Jacmel Businessman Claims Joseph Lambert, a Presidential Advisor, Tried to Have Him Killed

by Kim Ives (Haiti Liberte)
Jean Rony
Philippe, a 44-year-old businessman and political activist from Haiti’s
southeastern city of Jacmel, was driving home from Port-au-Prince on Apr. 3,
2014 when he was ambushed, robbed, shot, and left for dead by a eight heavily
armed men. The crime, he believes, was ordered by former Sen. Joseph Lambert,
who is today one of President Michel Martelly’s closest advisors.
            “My family and I have become a
problem for [Joseph ] Lambert,” Mr. Philippe said in a long interview with Haïti Liberté, in which he detailed the
ambush and his long history of “political rivalry” with Mr. Lambert. “We are
preventing him from controlling the [Southeast] department in its entirety, and
I have been working hard to keep him from reigning as lord and master there.
That is his problem with me.”
            Despite much talk, especially in the
Southeast department, that he was behind the attempted assassination, Mr.
Lambert has offered no comment on the attack, nor have his political allies,
Sen. Edwin “Edo” Zenny and Sen. Wenceslas Lambert, his brother.
            Mr. Philippe’s charges come as
restauranteur Woodly “Sonson Lafamilia” Ethéard, another close Martelly associate,
turned himself into the Haitian police on May 8 on charges of involvement in a
kidnapping ring known as the “Galil Gang.” Mr. Ethéard, who was on the run and
in headlines for the past two months, is currently being held in a
Croix-de-Bouquets jail alongside Clifford Brandt, another close Martelly
associate who was arrested two years ago for heading another kidnapping ring
but who has never been brought to trial.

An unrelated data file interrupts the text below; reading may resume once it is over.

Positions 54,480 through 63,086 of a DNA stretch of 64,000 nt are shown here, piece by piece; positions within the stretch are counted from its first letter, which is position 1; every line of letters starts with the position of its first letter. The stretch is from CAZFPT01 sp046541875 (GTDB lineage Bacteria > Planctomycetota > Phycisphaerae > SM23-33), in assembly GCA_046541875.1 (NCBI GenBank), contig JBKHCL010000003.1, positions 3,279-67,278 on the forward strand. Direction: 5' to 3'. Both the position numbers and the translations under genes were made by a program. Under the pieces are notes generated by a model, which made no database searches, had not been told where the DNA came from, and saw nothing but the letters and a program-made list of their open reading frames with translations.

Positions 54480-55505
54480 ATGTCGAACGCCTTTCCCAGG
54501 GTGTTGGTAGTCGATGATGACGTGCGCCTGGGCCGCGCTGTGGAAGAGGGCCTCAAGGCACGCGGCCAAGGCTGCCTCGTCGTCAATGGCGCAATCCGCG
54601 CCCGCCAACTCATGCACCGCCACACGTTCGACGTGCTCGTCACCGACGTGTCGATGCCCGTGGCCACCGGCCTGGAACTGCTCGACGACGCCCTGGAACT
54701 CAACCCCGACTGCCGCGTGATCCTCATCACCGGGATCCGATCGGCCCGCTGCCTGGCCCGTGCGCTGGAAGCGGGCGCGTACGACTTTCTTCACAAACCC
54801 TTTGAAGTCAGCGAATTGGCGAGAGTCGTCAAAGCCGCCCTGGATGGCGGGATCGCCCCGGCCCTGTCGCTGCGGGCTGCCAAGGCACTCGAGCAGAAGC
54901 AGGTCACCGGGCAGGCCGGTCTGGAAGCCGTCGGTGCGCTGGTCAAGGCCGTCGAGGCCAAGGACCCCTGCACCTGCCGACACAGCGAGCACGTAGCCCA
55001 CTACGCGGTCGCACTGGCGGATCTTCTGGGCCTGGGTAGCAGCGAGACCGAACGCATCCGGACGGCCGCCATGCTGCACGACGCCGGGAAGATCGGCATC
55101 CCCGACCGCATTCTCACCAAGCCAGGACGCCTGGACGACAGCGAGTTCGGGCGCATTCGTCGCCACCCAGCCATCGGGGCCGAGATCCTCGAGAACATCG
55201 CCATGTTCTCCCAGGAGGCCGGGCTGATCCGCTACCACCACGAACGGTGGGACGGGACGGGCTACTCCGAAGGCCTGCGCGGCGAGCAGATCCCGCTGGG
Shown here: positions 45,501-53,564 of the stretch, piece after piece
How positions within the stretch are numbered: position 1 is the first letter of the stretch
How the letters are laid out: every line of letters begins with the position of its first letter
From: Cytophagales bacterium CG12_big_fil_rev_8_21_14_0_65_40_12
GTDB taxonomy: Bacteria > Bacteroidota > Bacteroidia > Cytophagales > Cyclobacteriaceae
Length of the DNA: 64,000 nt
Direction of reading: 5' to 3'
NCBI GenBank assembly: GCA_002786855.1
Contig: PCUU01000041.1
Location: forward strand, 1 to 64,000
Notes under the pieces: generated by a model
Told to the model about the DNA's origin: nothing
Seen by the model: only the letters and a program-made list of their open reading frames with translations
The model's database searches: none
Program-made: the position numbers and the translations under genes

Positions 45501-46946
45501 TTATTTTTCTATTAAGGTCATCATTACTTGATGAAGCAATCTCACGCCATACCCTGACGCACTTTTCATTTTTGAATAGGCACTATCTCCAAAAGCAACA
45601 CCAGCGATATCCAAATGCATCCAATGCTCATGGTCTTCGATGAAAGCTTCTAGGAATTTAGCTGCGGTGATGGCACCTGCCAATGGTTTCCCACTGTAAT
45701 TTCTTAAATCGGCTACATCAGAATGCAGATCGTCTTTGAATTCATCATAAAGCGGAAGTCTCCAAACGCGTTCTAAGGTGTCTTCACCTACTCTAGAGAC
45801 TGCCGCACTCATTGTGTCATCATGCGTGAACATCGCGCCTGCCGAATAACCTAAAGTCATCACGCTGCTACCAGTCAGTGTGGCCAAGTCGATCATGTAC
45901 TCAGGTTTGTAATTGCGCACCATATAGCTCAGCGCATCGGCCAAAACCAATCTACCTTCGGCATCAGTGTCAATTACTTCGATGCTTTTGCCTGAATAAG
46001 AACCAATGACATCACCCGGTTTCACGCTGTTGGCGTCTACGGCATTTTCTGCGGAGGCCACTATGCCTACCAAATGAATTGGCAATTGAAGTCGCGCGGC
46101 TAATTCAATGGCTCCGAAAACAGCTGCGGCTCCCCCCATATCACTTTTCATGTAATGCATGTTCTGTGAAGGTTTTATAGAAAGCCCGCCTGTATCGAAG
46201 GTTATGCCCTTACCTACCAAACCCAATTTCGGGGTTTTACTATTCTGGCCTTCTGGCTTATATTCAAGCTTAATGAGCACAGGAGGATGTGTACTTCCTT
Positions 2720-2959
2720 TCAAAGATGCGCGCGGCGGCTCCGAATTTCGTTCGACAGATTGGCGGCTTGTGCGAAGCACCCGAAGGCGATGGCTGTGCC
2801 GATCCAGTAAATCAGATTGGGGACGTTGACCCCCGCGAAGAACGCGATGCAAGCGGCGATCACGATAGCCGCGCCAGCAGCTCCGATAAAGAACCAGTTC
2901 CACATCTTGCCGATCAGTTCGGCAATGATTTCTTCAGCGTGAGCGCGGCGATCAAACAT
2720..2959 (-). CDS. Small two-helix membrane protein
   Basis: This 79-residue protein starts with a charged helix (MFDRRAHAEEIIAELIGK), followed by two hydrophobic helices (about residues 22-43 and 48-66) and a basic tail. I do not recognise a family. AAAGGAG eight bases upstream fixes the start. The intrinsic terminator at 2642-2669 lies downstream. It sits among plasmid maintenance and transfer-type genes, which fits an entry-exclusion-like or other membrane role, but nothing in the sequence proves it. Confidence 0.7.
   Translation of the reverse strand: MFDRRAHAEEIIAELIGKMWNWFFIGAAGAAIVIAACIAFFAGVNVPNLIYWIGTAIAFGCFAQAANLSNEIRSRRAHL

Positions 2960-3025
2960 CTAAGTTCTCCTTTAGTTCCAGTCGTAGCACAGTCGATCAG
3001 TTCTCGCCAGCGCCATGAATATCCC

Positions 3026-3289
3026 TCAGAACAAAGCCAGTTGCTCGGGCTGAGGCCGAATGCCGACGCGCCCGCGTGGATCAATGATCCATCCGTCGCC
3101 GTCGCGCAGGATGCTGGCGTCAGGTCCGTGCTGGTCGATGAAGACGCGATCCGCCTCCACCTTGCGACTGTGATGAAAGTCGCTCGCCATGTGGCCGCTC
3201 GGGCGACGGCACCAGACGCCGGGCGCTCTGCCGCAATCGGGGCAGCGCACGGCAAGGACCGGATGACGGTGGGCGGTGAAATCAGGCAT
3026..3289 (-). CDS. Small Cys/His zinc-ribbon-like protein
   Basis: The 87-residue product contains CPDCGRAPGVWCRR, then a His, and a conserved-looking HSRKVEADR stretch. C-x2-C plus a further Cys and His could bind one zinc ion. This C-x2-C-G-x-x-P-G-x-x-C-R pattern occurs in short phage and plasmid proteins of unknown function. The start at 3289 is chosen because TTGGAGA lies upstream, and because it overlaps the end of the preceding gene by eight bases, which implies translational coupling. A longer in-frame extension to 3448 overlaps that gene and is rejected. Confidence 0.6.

Trained in Haitian universities as
an agronomist, Mr. Philippe owns a supermarket and an electronics store in
Jacmel and is the assistant treasurer of the Southeast department’s Chamber of
Commerce. He is also a political activist in the grassroots Organization of 22
(OG-22), which is close to the Lavalas Family party, and was the vice president
of the Southeast’s Departmental Election Office (BED) for the 2009 Senate
elections and the first round of the 2010 Presidential elections.
            Well-regarded in Jacmel, Mr.
Philippe is local success story, having been born a peasant in nearby Belle
Anse, where his family is still influential.
            As he drove home from the capital on
the day of the attack, Mr. Philippe noticed a grey Toyota Rav4 SUV following
him. Just before he reached the Port-au-Prince suburb of Mariani, the Rav4
blocked him. Almost immediately his car was surrounded “by eight men, all armed
with brand-new 9mm guns.”
            After shooting him once, the
assailants took 40,000 gourdes (US$886), his phone, two rings, and a bracelet,
but he was still negotiating for his life.
            “At last I realized that they wanted
to kill me no matter what,” Mr. Philippe said. “Still very calmly, I told them,
‘if you want other things, just ask me. But let me live! Here is the key to my
car. Take it with everything in it.’”
            The men mocked him and shot him
again. “I was hit by many bullets and finally, I fell down on the car seat,
pretending to be dead,” the victim said.